William Butler Yeats and Edmund Dulac; a correspondence: 1916-1938
Hobby, Diana Poteat
Spears, Monroe K.
Doctor of Philosophy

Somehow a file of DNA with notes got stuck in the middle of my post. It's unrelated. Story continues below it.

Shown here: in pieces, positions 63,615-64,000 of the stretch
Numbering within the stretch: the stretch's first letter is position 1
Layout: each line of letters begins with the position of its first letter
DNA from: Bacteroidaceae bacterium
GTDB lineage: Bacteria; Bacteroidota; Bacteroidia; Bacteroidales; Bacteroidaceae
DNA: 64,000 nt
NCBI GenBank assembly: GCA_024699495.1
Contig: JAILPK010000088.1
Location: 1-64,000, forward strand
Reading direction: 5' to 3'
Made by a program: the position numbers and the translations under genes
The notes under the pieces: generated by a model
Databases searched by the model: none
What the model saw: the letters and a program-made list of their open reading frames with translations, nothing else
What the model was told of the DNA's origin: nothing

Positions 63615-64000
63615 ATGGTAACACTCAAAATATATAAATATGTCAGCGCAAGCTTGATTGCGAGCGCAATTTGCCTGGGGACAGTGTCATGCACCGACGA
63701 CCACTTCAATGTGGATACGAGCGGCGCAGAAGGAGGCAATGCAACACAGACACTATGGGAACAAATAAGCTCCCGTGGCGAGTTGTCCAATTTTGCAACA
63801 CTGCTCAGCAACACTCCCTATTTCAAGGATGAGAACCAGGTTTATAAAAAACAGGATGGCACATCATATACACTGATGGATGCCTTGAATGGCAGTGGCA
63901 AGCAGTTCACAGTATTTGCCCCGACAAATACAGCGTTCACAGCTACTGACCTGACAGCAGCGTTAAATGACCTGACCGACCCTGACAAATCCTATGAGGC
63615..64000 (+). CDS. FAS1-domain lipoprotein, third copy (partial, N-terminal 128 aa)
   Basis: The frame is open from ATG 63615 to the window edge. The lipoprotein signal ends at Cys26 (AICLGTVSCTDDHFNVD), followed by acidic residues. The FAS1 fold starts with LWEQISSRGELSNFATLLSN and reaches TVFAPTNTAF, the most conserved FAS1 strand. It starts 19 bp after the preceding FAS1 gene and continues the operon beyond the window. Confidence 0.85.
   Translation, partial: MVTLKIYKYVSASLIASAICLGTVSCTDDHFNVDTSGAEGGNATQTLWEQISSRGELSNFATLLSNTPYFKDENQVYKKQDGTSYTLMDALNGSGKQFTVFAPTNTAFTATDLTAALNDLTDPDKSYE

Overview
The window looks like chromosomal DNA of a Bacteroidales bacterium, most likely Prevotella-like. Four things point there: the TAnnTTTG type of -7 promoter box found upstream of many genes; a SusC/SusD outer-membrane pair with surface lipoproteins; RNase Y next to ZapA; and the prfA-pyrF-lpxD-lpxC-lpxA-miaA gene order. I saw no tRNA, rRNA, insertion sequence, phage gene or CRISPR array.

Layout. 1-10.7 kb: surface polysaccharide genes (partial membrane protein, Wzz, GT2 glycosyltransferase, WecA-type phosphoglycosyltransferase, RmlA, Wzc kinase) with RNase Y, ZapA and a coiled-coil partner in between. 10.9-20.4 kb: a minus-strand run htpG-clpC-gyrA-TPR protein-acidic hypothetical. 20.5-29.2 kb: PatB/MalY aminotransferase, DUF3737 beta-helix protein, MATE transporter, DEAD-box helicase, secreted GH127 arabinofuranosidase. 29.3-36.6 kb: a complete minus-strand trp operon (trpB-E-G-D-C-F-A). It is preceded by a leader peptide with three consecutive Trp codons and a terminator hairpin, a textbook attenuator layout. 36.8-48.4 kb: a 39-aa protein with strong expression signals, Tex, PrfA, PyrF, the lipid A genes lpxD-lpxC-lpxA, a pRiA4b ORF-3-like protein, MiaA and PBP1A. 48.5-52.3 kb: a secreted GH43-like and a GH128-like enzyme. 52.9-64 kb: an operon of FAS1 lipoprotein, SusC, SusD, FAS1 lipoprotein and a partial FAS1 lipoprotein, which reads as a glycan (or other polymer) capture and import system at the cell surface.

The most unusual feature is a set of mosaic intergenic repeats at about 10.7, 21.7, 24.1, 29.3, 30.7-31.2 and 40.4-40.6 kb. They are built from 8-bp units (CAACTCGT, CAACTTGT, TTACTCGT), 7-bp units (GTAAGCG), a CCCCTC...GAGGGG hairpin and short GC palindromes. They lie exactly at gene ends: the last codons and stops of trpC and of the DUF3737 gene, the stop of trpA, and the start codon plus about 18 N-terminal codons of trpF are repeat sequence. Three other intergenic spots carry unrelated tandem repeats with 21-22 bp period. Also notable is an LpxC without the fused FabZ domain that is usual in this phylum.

In 1916 William Butler Yeats, Edmund Dulac, and Ezra Pound were caught up together in the study of Japanese Noh drama, and were experimenting with a production of Yeats' first play using that form, "At the Hawk's Well." This collection of Yeatsfs correspondence with Dulac, which begins in that year, extends through 1938, and takes up all the major concerns of Yeats’s supremely creative later years: occultism, painting, theater, stamp and coin design, Eastern philosophy, and the two great preoccupations of his late poetry: his cyclical theory of history, set forth in A Vision, and his concept of the proper music for sung poetry. Yeats wrote to Dulac as his closest male friend, and their correspondence covers the crucial events of the poet’s later life: his marriage, the American tour, the reconstruction of Thoor Ballylee, the Nobel Prize, Lady Gregory’s death, the Civil War, Maud Gonne’s internment and escape to Ireland, the births of Yeats’s children, his appointment as Senator, his seventieth birthday celebration, his collaboration with Shri Purohit Swami, his infatuation with Margot Collis, the BBC broadcasts of his poetry, and his final illness. Of these 116 letters, only eight are published in Allan Wade’s The Letters of W. B. Yeats, two of them in much abridged form. I include in the notes to the letters several articles which are not, to my knowledge, published in full elsewhere: a 1922 version of the Introduction to the 1925 A Vision, Cecil Salkeld’s memoir of the composition of the "Centaur" poem, Yeats’s account of the incident with Margot Collis at Barcelona, Dulac’s essay, Music and Poetry, his lecture on symbolism, and his account of the visit he and Yeats paid to the occultist, David Calder Wilson. Other letters in the collection which bear on the subjects of Yeats1s correspondence with Dulac are quoted in the notes, including Lily Yeats’s to Dulac concerning the design for the centaur bedspread, Yeats’s to William Maxwell explaining the symbols used in the illustrations for his books, and Margot Collis’s to Dulac. I have divided the letters into eight groups. The first is primarily concerned with the production of the Noh play, the second with occultism, the third with three major design projects which Yeats commissioned from Dulac, and the fourth with the Civil War and the composition of the "Centaur" poem. The fifth is centered around the 1922 Vision Introduction, the sixth covers affairs of state, the seventh the composition of "A Full Moon in March," and a proposed London season of Yeats’s plays, and the last, the broadcasts of his poetry and the ensuing row over the proper music for sung poetry.